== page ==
Wetzel County Schools Get Report Cards
It’s report card time for the public school systems across the state.
The West Virginia Board of Education recently released school grades based on an A-F grading scale and made the new letter grades for schools public Wednesday. Those grades are based on each school’s data from 2015, and indicate the school’s level of success in ultimately getting students career- or college-ready, department officials said Tuesday.
Data used is 83 percent student performance, including scores from the West Virginia General Summative Assessment, the periodic test that replaced the old Westest. The remaining 17 percent of the score is based on non-performance metrics, including attendance at all school levels and graduation rates at the high-school level.
Specifically, according to a statement from Wetzel County Schools, these scores were based upon 1) school performance on state standardized testing in English Language Arts and Mathematics, 2) student improvement on state testing and students on track to reach grade level expectations, 3) persistence in school attendance and graduating on time and lowering the dropout rate, and 4) post-secondary readiness as indicated by scoring well on AP exams and college-credit bearing courses, and completing a full course of study in a Career Technical Education concentration.
For the first year, the West Virginia Department of Education applied the bell curve to all school scores, meaning four percent of the schools in West Virginia received A’s and four percent received F’s. 19 percent received B’s and 19 percent received D’s. 54 percent received a grade of C.
Wetzel County Schools garnered four B’s, three C’s, and one D.
Wetzel County Schools receiving a grade of B include: New Martinsville School, Magnolia High School, Paden City High School, and Valley High School. Wetzel County Schools receiving a grade of C include: Long Drain School, Paden City Elementary School, and Short Line School. Hundred High School received a grade of D.
Michele Blatt, chief accountability officer for the West Virginia Department of Education, said grades of A, B and C are within the “acceptable range” of grades, while D’s and F’s are “unacceptable.” Schools receiving unacceptable grades must create a plan to improve by next year, and if there’s no improvement, then the state can help with resources through the Regional Educational Service Areas.
Known as the West Virginia School Accountability System, specific A-F grades represent students’ performance as follows: A – distinctive; B – commendable; C – acceptable; D – unacceptable, and F – lowest, according to documents showing how to interpret the report card.
The state Department of Education designed the accountability system to meet a requirement of the federal Every Student Succeeds Act that was signed into law by President Barack Obama on Dec. 15.
It mandates every state to create such a system, yet it gives states some control over how to assess its own schools’ success in getting students career- and college-ready. The act replaces the 2002 No Child Left Behind Act, according to the U.S. Department of Education website.
According to grades released Wednesday, among Brooke County’s 10 schools, Hancock County’s seven schools, Tyler County’s four schools and Wetzel County’s eight schools, each school system had one school earn a D grade. Marshall County’s 12 schools brought in two D grades.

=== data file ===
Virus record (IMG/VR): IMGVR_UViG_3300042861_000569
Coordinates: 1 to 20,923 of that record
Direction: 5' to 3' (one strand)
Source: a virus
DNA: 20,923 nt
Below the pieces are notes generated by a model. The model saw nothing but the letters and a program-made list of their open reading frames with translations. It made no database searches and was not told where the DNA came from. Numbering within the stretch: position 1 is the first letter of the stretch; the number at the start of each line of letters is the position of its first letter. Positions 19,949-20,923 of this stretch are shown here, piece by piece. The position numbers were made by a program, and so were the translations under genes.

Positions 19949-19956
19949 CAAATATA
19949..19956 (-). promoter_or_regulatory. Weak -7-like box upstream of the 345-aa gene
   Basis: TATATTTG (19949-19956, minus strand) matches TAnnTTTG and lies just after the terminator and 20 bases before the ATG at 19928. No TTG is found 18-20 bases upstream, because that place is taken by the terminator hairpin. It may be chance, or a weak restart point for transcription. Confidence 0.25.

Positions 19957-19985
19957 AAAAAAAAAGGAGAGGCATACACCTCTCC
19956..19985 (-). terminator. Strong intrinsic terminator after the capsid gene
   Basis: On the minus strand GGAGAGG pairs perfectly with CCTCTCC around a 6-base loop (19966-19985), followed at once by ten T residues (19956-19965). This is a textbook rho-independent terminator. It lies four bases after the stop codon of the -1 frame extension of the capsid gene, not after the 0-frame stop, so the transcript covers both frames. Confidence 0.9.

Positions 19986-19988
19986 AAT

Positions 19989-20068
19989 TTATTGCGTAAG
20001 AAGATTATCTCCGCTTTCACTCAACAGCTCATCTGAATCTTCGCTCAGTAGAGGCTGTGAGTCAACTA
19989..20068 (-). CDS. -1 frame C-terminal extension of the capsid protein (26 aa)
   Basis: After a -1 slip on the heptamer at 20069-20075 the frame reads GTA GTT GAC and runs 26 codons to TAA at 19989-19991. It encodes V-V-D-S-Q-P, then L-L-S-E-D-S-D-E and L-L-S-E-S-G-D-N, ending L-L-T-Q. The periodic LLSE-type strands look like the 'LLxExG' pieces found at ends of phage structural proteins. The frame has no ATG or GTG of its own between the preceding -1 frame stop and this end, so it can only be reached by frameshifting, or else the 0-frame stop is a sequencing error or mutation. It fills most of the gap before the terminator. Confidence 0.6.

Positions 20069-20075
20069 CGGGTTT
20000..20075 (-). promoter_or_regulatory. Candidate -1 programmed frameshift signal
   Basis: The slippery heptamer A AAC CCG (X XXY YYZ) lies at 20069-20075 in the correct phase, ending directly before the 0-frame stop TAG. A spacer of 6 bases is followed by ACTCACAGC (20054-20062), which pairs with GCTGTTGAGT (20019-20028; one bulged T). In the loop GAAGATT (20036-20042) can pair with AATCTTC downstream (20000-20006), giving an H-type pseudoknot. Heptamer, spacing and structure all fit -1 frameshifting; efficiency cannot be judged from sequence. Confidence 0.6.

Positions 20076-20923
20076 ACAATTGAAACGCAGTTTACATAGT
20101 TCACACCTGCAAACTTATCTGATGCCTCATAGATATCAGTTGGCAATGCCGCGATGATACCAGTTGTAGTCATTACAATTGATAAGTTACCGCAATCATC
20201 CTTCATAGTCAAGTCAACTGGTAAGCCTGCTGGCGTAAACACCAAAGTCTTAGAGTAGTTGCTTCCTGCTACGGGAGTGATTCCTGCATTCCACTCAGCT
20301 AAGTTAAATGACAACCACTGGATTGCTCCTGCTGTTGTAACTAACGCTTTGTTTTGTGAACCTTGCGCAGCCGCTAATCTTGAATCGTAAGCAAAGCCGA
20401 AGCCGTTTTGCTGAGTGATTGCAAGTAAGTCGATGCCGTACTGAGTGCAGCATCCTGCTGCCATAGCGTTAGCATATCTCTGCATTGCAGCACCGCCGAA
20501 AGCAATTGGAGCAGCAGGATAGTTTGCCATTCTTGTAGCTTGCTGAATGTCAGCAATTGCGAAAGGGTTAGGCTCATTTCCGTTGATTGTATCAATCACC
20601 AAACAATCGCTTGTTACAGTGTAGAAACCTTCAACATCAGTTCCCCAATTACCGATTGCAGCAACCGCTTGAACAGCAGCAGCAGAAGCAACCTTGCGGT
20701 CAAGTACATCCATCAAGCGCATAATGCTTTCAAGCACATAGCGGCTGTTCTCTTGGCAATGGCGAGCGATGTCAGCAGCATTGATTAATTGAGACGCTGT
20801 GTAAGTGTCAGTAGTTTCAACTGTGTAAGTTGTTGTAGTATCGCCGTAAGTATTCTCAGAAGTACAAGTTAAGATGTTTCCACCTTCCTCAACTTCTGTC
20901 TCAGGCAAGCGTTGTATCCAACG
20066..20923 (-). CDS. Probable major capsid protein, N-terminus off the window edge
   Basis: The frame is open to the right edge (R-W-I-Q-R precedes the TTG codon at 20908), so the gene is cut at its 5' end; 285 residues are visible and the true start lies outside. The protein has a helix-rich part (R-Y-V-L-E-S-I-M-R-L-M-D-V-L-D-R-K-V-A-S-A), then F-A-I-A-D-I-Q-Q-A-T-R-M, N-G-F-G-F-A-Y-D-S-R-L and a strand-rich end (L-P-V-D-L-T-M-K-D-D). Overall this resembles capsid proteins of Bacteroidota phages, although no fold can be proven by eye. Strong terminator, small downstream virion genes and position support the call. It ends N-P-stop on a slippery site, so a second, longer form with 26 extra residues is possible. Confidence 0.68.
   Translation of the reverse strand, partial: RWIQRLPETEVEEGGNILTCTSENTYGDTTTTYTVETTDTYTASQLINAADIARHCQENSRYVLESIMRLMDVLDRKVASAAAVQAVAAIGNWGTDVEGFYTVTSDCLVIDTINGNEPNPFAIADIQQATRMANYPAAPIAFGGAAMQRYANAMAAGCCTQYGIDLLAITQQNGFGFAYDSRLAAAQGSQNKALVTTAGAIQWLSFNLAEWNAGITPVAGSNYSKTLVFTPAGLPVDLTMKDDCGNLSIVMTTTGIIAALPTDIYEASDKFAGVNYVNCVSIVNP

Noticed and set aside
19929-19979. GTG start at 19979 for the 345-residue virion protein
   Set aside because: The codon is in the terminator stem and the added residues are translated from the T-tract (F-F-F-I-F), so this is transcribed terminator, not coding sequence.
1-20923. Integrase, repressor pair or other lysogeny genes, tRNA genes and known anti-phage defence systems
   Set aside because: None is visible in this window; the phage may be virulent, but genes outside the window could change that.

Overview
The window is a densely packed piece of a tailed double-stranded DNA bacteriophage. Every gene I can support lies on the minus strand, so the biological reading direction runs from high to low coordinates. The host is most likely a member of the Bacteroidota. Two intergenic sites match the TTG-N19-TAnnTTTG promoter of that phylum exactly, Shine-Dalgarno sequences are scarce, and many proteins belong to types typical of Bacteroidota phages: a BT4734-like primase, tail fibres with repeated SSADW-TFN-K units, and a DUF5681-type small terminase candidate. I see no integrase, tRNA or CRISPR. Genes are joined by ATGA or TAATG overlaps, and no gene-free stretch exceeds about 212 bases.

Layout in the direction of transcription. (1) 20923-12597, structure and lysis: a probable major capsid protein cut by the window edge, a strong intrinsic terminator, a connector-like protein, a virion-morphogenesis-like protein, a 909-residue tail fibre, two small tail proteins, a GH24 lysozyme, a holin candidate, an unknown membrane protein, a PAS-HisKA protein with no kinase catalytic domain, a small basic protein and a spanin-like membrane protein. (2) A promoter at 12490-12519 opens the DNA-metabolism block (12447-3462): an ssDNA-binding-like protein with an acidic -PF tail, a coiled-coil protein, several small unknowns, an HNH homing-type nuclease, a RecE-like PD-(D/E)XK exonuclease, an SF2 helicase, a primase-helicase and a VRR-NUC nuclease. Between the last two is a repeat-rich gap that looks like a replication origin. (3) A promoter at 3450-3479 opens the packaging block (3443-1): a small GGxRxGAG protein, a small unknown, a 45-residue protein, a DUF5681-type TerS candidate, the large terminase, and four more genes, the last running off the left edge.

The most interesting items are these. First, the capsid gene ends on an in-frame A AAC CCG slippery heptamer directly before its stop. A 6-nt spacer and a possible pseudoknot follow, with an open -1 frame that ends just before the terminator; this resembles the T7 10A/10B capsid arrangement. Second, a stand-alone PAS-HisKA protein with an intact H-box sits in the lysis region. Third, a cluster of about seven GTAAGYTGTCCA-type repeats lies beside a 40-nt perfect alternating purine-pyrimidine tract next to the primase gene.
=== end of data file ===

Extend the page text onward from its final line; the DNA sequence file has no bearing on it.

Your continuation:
No schools within the local counties earned an F grade. Some schools throughout the state that did receive F’s did so because they didn’t have the required 95 percent of students perform the actual test portion, said Michele Blatt, chief accountability officer for the West Virginia Department of Education, who spoke with media Tuesday during a conference call.
According to Wetzel County Schools, the goals and action steps of its strategic plan were devised to address the areas that individual schools and the county office determined as challenges based upon the four areas of the A-F grading scale. Goal 1: Instructional leadership for higher educator effectiveness
Goal 2: Student engagement to increase student achievement and increase graduation rate
Goal 3: A culture of high expectations and shared mission to meet or exceed the measurable objectives set forth by the state
Wetzel County Schools Superintendent, Ed Toman, is excited with the work being done in the schools to address the goals of the school and county strategic plans and increase school grades this year. He is particularly encouraged with the attention being placed on mathematics instruction since scores, county and statewide, were low in this area. He cites the teachers’ participation in research-based instructional practices in mathematics through the Southern Regional Education Board’s Mathematics Design Collaborative and a focus on alignment, pacing guides, and curriculum mapping in grades PK-12 as positive steps in the right direction. Teachers will continue to work with the SREB Literacy Design Collaborative, as well, to continue growth in English Language Arts and literacy in all subject areas. The county will be soon be involved in a comprehensive STEM (Science Technology Engineering and Math) curriculum called JASON Learning. Mr. Toman encourages those with questions to contact curriculum directors, Teresa Standiford and Tammy Wells with any questions.
Lauren Matthews contributed to this report.